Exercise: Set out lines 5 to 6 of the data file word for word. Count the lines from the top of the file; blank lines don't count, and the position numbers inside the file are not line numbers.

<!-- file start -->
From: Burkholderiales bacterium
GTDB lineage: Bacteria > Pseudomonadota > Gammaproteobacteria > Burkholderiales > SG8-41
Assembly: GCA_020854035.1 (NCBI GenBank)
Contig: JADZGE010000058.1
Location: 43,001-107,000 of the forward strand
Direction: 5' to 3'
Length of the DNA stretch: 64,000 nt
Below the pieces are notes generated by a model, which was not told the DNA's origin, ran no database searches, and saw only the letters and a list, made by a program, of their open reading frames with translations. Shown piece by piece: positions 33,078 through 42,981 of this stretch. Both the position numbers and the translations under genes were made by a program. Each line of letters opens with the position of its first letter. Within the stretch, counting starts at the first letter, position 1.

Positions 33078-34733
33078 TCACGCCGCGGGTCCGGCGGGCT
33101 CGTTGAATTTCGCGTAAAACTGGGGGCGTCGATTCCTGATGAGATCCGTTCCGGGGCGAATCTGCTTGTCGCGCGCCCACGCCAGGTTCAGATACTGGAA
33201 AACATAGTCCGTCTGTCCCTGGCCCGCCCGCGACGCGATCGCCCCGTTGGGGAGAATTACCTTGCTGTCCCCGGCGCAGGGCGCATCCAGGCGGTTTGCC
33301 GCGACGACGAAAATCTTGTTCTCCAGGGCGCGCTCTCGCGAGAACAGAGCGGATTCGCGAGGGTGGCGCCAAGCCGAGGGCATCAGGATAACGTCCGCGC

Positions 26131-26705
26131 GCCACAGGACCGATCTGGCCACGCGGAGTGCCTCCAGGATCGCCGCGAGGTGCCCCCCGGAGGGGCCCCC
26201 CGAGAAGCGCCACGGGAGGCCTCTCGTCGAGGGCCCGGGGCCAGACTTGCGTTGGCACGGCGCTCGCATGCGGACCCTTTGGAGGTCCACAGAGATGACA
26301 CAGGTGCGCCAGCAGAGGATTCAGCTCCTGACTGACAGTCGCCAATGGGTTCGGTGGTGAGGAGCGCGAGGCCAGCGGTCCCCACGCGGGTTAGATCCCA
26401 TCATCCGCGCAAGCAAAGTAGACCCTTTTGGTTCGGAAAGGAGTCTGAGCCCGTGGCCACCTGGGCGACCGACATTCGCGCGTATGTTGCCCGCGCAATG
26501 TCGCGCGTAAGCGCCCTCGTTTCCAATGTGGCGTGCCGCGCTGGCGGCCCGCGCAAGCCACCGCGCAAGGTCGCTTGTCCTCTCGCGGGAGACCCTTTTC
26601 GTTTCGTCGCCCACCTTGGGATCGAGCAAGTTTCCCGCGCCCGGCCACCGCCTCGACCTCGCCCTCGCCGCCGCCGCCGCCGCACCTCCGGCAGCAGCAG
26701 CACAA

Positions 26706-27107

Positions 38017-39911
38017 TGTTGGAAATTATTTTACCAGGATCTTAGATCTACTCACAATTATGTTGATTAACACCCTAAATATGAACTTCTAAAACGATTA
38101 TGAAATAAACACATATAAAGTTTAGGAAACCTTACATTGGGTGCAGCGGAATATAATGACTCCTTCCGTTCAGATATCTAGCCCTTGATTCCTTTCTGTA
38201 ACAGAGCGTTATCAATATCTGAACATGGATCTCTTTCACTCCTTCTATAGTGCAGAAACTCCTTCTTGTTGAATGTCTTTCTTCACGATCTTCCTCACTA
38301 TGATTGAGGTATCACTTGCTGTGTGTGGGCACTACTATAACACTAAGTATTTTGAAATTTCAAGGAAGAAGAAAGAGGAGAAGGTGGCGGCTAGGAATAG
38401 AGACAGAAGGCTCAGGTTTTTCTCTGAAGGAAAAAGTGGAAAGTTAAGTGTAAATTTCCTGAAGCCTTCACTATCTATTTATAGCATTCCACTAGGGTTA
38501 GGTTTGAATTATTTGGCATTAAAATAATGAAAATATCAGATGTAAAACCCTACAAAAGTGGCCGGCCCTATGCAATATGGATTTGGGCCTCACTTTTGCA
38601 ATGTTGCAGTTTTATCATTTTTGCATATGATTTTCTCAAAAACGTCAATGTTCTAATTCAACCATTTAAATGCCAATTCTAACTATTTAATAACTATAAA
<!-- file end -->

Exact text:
Location: 43,001-107,000 of the forward strand
Direction: 5' to 3'